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2018 Fantasy Football: ADP Bargains and Busts

Things are starting to take shape in Fantasy Football land as the final week of the preseason is upon us. Which means these next few days – leading up to Opening Night at Lincoln Financial Field – are prime draft days. Battles have been won (for now), and will continue throughout the season. Cuts are being made and some questionable injuries are becoming more clear.

Alshon Jeffery is expected to miss at least the first two weeks of the season and Nick Foles will start Thursday against Atlanta in place of Carson Wentz. The Eagles are expected to be patient with both. Unfortunately, Marqise Lee has joined Hunter Henry on season-ending IR.

Below are a few players I’m higher and lower on, using the consensus Fantasy Football rankings courtesy of FantasyPros. Focusing mostly on PPR, but I’ve sprinkled in some standard hot takes as well. Basically these are players I see as ADP values, when viewed against the perceived values of my industry brethren.

My full PPR and Standard Fantasy Football Rankings and strategies can be found here.

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ADP Values for 2018 Fantasy Football

Higher on: Carlos Hyde (My rank: RB22 / ECR: RB29 / ADP RB26)

Lower on: Nick Chubb (My rank: RB55 / ECR: RB51 / ADP: RB44)

It’s certainly a crowded backfield in Cleveland with newly drafted Nick Chubb and steady pass catcher Duke Johnson Jr., but make no mistake Carlos Hyde is the guy to own in redraft leagues. Hyde finished just shy of 1,000 rushing yards (938) and had a career-high eight rushing touchdowns last season. The former 49er racked up a career-best 87 targets, 59 catches and 350 receiving yards as well. Good enough for an RB7 finish in PPR formats. He’s unlikely to hit as many targets and catches with Duke in the mix, but in case you forgot, Hyde can catch. After all, he only had 23 receptions in his first two seasons and 50 total heading into last year. Maybe the biggest takeaway from last season was that Hyde played a full 16 games for the first time in his career. It’s not often you can get a potential Top 15 RB in the fifth or sixth round. Hyde represents one of the safer ADP values this year.

As for Chubb, it’s just too crowded of a backfield to feel great about drafting the rookie. It’s a bit puzzling Cleveland drafted Chubb after signing Hyde to three-year contract in the offseason, but they can get out of it after year one if they’d like. Hyde is the better back, looks great in preseason and will get first and second looks right out of the gate. He’s also just better and skill should take over in what could be a ‘let’s give Hyde all the touches he can handle in one season‘ situation. Chubb has a chance for goal-line and short-yardage work, but it’s nothing to get excited about. He’s a solid dynasty option.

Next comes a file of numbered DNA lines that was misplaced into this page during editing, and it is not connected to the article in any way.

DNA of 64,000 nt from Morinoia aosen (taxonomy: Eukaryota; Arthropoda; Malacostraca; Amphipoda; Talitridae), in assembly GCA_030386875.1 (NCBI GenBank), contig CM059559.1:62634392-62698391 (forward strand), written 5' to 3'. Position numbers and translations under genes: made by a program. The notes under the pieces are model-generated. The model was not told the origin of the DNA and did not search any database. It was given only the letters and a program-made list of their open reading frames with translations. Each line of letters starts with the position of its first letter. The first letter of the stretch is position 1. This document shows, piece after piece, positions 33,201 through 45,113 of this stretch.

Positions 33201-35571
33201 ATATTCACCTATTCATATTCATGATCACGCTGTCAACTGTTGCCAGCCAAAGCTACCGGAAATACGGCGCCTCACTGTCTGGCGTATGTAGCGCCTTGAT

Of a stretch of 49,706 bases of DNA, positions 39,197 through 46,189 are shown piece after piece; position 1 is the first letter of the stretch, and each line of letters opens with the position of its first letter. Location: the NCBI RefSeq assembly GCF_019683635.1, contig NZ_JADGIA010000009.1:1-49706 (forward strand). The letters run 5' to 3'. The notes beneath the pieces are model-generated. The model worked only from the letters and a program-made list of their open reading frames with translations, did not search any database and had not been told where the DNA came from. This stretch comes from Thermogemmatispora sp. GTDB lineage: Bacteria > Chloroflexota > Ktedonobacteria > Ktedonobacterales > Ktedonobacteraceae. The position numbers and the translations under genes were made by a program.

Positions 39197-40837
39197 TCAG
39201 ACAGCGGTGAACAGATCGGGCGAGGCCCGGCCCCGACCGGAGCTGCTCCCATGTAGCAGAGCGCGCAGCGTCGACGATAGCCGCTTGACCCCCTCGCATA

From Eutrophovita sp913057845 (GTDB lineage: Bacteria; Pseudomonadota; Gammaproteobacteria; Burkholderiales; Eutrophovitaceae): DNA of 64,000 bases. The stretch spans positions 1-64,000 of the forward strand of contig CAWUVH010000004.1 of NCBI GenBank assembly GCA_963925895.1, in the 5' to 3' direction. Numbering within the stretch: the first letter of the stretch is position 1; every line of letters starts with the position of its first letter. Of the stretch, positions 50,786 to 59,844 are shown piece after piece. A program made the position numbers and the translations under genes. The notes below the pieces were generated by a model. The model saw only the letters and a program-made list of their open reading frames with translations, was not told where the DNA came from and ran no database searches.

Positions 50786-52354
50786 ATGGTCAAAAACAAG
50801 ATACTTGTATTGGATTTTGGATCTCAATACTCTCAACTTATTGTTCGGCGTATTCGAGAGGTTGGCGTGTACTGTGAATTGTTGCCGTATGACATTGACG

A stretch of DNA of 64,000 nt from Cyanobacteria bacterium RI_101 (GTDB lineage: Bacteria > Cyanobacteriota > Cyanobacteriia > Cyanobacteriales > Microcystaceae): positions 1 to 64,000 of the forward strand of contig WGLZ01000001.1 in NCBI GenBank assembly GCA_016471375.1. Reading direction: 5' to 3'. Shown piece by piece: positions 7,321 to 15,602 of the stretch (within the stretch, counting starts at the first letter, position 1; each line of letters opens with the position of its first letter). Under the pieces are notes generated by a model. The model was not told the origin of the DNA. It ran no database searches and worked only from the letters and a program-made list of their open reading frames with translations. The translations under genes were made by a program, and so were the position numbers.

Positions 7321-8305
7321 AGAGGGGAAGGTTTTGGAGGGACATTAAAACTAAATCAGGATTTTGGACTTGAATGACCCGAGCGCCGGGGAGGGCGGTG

Higher on: Corey Clement (My rank: RB39 / ECR: RB50 / ADP: RB52)

Lower on: Jay Ajayi (My rank: RB26 / ECR: RB21 / ADP: RB20)

It’s hard to imagine Corey Clement being anything more than a FLEX play in a deep league or a bye-week replacement in PPR formats. That’s OK, because he’s getting drafted in the 11th round as RB52. There’s this notion in the Fantasy community that the Philadelphia Eagles will give the ball 20-plus times a game to Jay Ajayi. While it’s logical to think that given this is the last year on Ajayi’s contract, it’s not something Doug Pederson has done since becoming a head coach with the Eagles two seasons ago. In those two seasons, only Ryan Matthews had 20 carries in a game, and he did it only twice. Ajayi is expected to be the lead back in the offense, but Pederson  will continue to take a committee approach.

Ajayi is already dealing with a “lower body” injury according to the Eagles and he’s questionable to play Week 1. Now, it’s very likely Ajayi suits up for the opener, but here we go again, right? Ajayi missed a ton of practice time last season due to a knee injury. The same knee that affected his draft stock coming out of college and it’s certainly slowed him down throughout his NFL career. As much as you’d like to believe Pederson will make Ajayi his workhorse in the final year of his contract, it’s unlikely Ajayi can even handle it.